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A mob of President Trump’s supporters broke through barricades outside the Capitol, eventually making their way inside, vandalizing offices and assaulting police officers, and disrupting the congressional certification of the 2020 election of Joe Biden as the nation’s 46th President. Five people died and 69 people have been arrested so far. 

New Bedford mayor Jon Mitchell said watching the attack unfold on television felt like he was watching a movie and is calling for President Trump to be removed from office.

“It’s a sad day for all Americans and it’s frankly a low point in the history of our republic,” Mitchell said. 

Fall River mayor Paul Coogan said he couldn’t believe what he was seeing as the rioters stormed the Capitol. 

““If you want to express a difference of opinion, you don’t do it like that,” Coogan said. “That was off the charts.”

Coogan said all pro-Trump rallies in Fall River have been peaceful leading up to the election.

“You could support whoever you want but I hope the people that may have supported the President realize what went on yesterday had nothing to do with their support,” Coogan said. “It was just renegades out of control.”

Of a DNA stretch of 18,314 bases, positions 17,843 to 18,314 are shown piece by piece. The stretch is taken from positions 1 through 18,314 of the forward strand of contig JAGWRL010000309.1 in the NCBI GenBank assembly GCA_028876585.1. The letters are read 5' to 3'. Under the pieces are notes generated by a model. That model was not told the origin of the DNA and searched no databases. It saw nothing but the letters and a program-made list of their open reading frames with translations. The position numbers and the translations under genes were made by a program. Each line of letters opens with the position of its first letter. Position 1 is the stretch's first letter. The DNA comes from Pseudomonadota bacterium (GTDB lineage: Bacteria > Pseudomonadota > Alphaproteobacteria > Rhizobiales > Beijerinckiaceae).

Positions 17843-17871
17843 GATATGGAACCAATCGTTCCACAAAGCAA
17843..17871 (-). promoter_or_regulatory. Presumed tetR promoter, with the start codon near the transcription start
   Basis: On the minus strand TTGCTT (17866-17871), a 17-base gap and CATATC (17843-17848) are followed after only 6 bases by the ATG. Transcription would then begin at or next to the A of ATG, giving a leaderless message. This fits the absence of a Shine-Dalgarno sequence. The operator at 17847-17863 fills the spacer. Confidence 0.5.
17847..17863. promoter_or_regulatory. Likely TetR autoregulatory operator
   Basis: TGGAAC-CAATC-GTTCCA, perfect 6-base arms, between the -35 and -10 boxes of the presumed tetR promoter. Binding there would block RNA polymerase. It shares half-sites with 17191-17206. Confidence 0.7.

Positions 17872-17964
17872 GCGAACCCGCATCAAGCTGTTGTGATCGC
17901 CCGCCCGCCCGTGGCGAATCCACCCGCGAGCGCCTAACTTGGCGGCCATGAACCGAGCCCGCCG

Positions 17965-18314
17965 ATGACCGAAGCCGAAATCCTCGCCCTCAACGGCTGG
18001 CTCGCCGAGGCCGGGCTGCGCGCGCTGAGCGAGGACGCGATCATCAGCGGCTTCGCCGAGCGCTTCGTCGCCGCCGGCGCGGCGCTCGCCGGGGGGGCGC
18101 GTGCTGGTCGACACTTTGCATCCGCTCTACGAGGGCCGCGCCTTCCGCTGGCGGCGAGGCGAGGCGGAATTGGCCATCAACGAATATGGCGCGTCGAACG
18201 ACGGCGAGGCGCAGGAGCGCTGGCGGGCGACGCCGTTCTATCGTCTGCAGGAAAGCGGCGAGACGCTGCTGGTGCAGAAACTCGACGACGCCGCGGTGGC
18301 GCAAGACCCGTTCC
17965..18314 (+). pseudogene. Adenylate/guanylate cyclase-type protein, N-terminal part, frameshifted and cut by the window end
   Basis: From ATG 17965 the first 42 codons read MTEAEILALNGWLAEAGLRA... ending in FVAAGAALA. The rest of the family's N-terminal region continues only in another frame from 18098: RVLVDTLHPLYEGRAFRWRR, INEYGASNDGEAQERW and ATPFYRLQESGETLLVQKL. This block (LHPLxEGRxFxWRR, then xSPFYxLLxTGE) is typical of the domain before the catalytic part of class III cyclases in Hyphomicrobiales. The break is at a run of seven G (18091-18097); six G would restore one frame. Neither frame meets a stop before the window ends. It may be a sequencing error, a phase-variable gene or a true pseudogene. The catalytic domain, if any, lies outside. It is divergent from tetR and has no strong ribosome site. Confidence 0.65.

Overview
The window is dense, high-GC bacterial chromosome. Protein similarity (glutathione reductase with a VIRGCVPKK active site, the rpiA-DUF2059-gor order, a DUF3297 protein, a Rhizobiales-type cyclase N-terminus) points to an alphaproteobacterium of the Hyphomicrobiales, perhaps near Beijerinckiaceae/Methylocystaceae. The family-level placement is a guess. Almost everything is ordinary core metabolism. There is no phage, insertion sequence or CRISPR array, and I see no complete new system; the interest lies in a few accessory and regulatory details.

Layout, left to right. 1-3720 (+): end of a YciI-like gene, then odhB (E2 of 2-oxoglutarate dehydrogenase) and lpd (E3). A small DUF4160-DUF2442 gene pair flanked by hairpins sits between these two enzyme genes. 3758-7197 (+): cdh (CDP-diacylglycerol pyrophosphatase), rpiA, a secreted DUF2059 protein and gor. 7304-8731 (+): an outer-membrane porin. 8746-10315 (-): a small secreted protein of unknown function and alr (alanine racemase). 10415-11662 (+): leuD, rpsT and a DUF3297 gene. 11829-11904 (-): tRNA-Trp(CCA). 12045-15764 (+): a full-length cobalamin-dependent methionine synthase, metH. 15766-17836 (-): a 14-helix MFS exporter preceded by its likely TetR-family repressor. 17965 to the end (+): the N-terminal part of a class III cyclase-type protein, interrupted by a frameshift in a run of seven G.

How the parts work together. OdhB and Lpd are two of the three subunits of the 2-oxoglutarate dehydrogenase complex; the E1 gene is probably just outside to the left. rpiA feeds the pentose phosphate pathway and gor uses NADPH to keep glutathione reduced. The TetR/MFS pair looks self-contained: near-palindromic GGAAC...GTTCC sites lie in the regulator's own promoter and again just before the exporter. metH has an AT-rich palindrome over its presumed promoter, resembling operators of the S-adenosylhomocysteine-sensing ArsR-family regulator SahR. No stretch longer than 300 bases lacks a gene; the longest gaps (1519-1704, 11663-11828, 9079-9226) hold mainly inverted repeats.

Leading up to the attack, President Trump spoke to supporters asking them to march to the Capitol and saying he would never concede the election. 

Jessica Machado, Chairwoman for the Somerset Republican Town Committee, declined to comment on what happened other than to say, “We are praying for our nation.” Machado organized several pro-Trump ‘standouts’ in Somerset throughout the election.

For Fall River resident Armand, 35, what happened was an “abomination.” Armand asked we not use his last name to protect his privacy. 

“I understand Trump supporter’s platform but at the same time it is what it is,” Armand, a libertarian, said, claiming the two-party system is responsible for division in the country. “I don’t know where we’re going to go from here. Hopefully in the right direction but that’s to be seen, so we’ll see.”

Marlene Pollock, organizer for the Coalition for Social Justice, a progressive activist group, believes there was a “silver lining” from the attacks as some Republican lawmakers rescinded their objections to the vote certifications because of what happened. 

She said recognizing that people are more similar than different will help bring people of different political views closer together. 

“I’m optimistic,” Pollock said. “Because I think basically people want stability, they want to live a decent life, and if this new Congress and administration can take steps towards that I think it will help a lot.” 

“You know what they say, ‘actions speak louder than words’, right?”

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Nadine Sebai is the South Coast Bureau Reporter for The Public’s Radio. She can be reached at nsebai@ripr.org or 508-441-4636.